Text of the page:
When these children get married, they carry their insecurities into the new relationship and thus become either control freaks or victims, depending upon how their childhood shaped them; or take their new found freedom to unacceptable levels thus becoming unreliable. Worse, they are so impressed upon by one or both their parents that they look for a mother/father in their spouses putting an incredible strain on the relationship.
There was this woman, financially independent with a good job, who kept talking of retiring to her native village in the south once her sonny boy completed school. ‘I will send him off to hostel and then leave. I want to engage in some spiritual pursuits,’ she used to keep saying. I would hide a smile and nod. Everyone in the colony knew what a control freak she was and how terrified of her the 12-year-old boy was. The school final came and went and she still was around. I had shifted from that place but when I caught up with her sometime later she said, ‘He has got admission in a local college. It doesn’t make sense to leave him in a hostel.’ He completed his PG, M.Phil and then doctorate and she still was around. ‘He is so busy that he needs someone to tell him even to eat! I will rest once he gets married and then I will leave.’
The last I heard was that he had been married off to a girl of her choice and that she will stay with them for sometime to ensure that the girl ‘takes care of my son properly’! Besides, ‘He wants us to be with him and I can’t break his heart.’
That’s stifling possessiveness for you. I can well imagine the poor girl trying to snatch a little time for herself with her husband from this woman,even while trying to become his ‘mother’ under his biological mother’s critical gaze and tutoring. As for the boy, the less said, the better. Suffice to say that I wouldn’t want to be in his shoes.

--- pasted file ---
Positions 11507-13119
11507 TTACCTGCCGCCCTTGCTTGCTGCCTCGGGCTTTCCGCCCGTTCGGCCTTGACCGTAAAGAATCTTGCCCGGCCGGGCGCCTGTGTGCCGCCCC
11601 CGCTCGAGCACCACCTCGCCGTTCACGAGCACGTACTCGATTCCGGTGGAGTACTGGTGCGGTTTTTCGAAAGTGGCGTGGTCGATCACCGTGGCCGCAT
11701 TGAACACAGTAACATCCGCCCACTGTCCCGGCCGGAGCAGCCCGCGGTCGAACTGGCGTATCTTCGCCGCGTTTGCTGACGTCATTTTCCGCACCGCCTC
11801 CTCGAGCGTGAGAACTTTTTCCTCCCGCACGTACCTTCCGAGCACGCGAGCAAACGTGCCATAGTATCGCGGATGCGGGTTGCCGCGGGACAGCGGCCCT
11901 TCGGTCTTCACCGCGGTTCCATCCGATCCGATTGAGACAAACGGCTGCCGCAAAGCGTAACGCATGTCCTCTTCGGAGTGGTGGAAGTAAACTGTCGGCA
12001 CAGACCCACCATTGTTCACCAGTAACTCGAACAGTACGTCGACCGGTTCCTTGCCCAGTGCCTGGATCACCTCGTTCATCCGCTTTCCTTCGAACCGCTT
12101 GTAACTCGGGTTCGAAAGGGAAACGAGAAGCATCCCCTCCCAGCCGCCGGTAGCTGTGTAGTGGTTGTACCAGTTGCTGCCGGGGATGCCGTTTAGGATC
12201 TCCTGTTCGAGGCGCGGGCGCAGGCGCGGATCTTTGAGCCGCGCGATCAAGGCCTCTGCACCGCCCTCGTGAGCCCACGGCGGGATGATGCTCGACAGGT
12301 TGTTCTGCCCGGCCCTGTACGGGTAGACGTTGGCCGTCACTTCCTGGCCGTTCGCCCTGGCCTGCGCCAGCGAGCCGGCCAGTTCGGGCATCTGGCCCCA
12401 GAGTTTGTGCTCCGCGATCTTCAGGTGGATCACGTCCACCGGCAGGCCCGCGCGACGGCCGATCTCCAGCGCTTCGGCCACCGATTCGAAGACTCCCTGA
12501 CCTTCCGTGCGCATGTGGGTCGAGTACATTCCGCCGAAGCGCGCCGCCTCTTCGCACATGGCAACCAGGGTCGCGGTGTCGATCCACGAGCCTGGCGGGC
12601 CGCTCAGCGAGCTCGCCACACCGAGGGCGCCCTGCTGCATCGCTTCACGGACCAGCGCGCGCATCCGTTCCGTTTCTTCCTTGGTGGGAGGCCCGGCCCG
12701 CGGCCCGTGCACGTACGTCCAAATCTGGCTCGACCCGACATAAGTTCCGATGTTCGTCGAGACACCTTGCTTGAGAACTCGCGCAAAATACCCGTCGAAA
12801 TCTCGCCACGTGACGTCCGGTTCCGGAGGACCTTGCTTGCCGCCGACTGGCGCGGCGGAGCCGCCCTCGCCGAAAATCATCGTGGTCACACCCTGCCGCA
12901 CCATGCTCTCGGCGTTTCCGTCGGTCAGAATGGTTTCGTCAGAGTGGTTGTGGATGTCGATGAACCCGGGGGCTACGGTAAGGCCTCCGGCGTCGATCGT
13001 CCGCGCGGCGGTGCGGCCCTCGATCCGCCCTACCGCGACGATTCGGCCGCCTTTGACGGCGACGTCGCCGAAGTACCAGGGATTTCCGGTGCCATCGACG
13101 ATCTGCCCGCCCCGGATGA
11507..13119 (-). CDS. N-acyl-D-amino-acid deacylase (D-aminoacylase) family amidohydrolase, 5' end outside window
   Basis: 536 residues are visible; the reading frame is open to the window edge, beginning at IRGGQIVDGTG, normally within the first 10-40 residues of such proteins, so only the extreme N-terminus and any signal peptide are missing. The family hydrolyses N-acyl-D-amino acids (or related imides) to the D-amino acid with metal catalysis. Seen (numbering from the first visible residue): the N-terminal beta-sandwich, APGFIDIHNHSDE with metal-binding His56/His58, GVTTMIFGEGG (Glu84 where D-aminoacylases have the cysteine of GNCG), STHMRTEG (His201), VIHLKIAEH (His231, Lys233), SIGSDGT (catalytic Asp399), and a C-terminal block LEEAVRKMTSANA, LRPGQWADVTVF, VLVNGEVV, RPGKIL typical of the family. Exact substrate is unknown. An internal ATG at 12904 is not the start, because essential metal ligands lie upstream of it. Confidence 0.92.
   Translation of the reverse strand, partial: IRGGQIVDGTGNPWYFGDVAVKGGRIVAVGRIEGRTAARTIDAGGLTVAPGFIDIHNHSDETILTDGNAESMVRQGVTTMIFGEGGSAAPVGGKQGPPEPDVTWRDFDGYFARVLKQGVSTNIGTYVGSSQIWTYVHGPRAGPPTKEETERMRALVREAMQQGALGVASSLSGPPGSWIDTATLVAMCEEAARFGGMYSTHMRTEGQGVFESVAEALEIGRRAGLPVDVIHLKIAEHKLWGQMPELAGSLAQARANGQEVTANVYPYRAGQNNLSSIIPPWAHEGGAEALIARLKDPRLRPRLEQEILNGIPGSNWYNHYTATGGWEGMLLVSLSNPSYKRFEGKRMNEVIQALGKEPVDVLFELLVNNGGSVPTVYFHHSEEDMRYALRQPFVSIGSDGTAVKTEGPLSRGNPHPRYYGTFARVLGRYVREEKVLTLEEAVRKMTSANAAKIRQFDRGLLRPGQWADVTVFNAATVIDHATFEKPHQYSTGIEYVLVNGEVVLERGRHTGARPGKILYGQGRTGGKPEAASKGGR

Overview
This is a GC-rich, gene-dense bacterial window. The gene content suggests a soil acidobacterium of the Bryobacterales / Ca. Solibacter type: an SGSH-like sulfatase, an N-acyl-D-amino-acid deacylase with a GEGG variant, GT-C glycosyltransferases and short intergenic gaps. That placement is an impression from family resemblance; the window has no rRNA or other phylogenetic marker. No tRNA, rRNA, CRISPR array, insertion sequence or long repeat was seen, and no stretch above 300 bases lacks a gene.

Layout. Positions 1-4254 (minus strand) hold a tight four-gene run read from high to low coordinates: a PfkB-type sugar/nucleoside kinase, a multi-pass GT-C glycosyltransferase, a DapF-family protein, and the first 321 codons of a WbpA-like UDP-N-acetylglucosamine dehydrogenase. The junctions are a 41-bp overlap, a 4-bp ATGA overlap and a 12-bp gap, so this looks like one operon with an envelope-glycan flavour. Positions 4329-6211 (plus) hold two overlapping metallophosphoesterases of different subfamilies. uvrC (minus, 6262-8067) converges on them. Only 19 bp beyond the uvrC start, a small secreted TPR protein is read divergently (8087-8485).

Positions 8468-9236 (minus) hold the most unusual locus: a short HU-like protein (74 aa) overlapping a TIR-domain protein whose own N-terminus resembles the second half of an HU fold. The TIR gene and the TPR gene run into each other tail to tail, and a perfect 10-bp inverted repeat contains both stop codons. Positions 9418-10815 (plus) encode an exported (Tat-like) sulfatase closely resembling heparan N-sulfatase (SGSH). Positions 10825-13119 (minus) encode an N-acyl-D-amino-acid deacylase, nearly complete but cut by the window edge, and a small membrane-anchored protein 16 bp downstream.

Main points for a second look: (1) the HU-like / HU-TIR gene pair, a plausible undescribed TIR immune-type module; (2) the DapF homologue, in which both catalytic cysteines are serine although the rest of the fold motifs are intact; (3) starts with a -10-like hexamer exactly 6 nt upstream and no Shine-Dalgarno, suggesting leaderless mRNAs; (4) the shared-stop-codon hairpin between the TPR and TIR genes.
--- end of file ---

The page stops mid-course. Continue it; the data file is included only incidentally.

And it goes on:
It is not all about mama’s boys. It is this same streak of possessiveness that makes mothers call up their married daughters (whether living in a joint family or in a nuclear set up) to find out how the day was, what she cooked, what she ate and where they were going for the weekend – the works, interspersed with (un)solicited advice on a variety of things. Often it leads to interfering in the personal affairs and advice on how to deal with the in-laws and husband to keep them ‘in place.’ So even if the marriage is running on an even keel, and things are going fine, such advice can easily derail it. (This is dealt with in another post)
The latter life personality of a person depends upon the kind of love he or she has got as a child. Though I have written this post in relation to parenting, the same rule applies to all relationships, including marriage. And let me hasten to add that this applies to both the genders, before I get a spate of ‘poor girl married to mama’s boys ‘ comments.
So what kind of love are you giving/going to give your own children?
(Image above courtesy: science.howstuffworks.com)